Twitter Co-Founders Preview Medium, Their New Blogging Platform
For those who want more than 140 characters, Twitter pioneers Biz Stone and Evan Williams are launching Medium, said to combine the best of Tumblr and Pinterest in one simple tool alongside an upvoting system reminiscent of the likes of Digg and Reddit. The two are no strangers to blogging services, having first worked together at Blogger before starting up the micro-blogging platform for which they’re best known. Potential income generation hasn’t yet been mentioned, and advertising is currently absent from Medium pages. It’s open to anybody to sign in from Twitter and rate post, but contributors are at present invite-only.
Readers: Would you be interested in reading, voting on and creating Medium blogs?
Instagram Tells The Story Behind Photos With 3.0 – The Introduction Of Maps
There may only be fourteen employees in the Instagram team, but they’ve quickly developed the next phase for their ever-popular app (currently used by 80 million would-be photographers) by ‘shifting focus dramatically’ according to CEO Kevin Systrom – ‘Instagram 3.0 is about a new kind of browser experience, Photo Maps.’ The feature aims to offer a photographic narrative structure by creating custom maps from location data, offering a more coherent ‘storytelling’ platform. Users can discard chosen images from their map (whereby their geolocation data will be removed), review final selections and confirm, meaning users uncomfortable with sharing location whereabouts can opt out. Instagram 3.0 also offers a range of minor tweaks such as more efficient photo uploading and a speedier interface, as well as infinite scroll and multi-line caption editing. The Twitter ‘Find Friends’ facility is however now absent, following Twitter’s Instagram API shutdown last month. Facebook’s purchase of the company is thought to have influenced Instagram’s new direction, with Photo Maps resembling a mobile-focused answer to Timeline.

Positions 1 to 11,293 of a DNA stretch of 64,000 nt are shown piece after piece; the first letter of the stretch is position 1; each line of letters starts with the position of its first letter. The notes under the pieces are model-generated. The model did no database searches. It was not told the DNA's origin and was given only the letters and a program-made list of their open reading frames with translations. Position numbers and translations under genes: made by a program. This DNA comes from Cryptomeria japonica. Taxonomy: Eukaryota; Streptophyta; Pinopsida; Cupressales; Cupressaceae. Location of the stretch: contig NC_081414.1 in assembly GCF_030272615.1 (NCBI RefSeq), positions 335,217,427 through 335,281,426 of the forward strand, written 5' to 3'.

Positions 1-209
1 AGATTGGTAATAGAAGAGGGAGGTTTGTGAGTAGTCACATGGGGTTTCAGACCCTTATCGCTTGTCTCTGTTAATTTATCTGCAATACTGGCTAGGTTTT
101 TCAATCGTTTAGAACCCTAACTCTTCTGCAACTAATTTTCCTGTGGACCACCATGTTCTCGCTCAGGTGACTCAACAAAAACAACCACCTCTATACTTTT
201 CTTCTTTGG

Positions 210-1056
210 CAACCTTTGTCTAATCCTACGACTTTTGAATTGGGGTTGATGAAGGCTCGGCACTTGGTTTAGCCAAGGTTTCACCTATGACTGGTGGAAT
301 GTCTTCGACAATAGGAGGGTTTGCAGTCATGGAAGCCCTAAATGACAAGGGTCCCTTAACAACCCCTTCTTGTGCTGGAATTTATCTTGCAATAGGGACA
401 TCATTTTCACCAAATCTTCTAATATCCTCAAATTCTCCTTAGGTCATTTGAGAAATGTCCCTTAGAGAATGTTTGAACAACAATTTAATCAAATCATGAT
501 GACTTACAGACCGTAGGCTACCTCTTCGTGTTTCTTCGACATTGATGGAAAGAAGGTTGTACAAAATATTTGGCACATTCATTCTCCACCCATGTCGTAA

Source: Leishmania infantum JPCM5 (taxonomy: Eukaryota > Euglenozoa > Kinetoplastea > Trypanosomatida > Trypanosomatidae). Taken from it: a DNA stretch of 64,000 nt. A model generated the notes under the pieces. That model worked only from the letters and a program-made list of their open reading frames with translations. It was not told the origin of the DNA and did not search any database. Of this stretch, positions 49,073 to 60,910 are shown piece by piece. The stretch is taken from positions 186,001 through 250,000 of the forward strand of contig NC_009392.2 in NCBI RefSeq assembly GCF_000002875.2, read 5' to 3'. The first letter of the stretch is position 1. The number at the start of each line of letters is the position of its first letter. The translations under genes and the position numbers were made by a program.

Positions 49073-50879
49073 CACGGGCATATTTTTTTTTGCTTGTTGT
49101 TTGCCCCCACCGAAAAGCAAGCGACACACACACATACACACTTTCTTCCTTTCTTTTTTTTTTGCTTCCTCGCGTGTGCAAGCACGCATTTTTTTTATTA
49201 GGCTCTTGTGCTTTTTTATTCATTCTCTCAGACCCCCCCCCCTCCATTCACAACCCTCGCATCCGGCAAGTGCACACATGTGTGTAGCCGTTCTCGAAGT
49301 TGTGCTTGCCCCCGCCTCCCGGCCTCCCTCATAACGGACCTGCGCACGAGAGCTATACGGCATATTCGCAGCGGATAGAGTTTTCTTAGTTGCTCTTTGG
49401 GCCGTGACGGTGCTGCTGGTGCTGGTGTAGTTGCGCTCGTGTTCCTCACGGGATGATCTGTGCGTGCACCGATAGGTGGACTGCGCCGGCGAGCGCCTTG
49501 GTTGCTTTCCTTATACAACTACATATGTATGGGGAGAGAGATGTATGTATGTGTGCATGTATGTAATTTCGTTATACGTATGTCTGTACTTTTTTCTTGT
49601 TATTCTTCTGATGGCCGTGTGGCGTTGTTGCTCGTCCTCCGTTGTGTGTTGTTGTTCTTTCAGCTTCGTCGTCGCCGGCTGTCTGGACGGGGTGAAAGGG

Readers: Do you like the look of Instagram’s new feature, or was it fine as it was?
Klout Switches Focus, Accounting For Real-Life Influence With More Accurate Calculations
The San Francisco-based company Klout, which values online activity with a score, has launched a major algorithm revamp claiming improved accuracy due to a new focus on ‘real-life influence’. Its measurement will now incorporate more social signals (400 in contrast to its previous 100) such as Facebook subscribers, Wikipedia importance (calculated using a PageRank tool) and the volume of Twitter lists an individual is on. Klout scores have been deemed controversial in the past due to the lack of transparency in their calculations and their alleged inaccuracy. For example, many thought Klout’s view of influence somewhat skewed due to Justin Bieber’s top score of 100 compared to Obama’s 94 (the two have since switched using Klout’s new algorithm).
Readers: Do you trust Klout’s scoring system more than before?
The First Social Media Olympics: A Legacy
Last weekend the London 2012 Games came to a close, which due to frantic Twitter and Facebook activity have quickly been dubbed the world’s first ‘Social Media Olympics’. As well as athletes breaking world records, impressive statistics were released about frenzied online communication with over 150 million Tweets about the Games overall. The most Tweets per minute were awarded to Usain Bolt’s 200m sprint gold at over 80,000, with his 100m win close behind with 74,000. Andy Murray’s tennis gold scored him more than 57,000 TPM, with Jamaica hot on his heels clocking in 52,000+ TPM for their world record in the 4×100 men’s relay. Spain being beaten by Team USA for the men’s basketball gold achieved 41,000+ TPM, while Bolt was unsurprisingly the Games’ most discussed athlete. Sport-wise, the majority of Twitter conversations revolved around football with over 5 million Tweets on the subject, while the Spice Girls accomplished more than 116,000 TPM with their performance at the closing ceremony.
In other social media news, some Olympians generated controversy by using online platforms to promote personal sponsorship, much to the International Olympic Committee’s annoyance. While the IOC was happy to develop its own social media initiatives to promote the Games, it introduced the Social Media, Blogging and Internet Guidelines to prevent bringing any athletes into disrepute by banning them from engaging in promotional activity for the duration. This became known as ‘the blackout period’ with strict penalties for guideline breaching, which saw Greek triple jumper Paraskevi Papachristou and Swiss footballer Michel Morganella withdrawn from their teams for posting Tweets that were considered racist.
Readers: Did you follow or avoid Olympic social media coverage? Should athletes say what they like?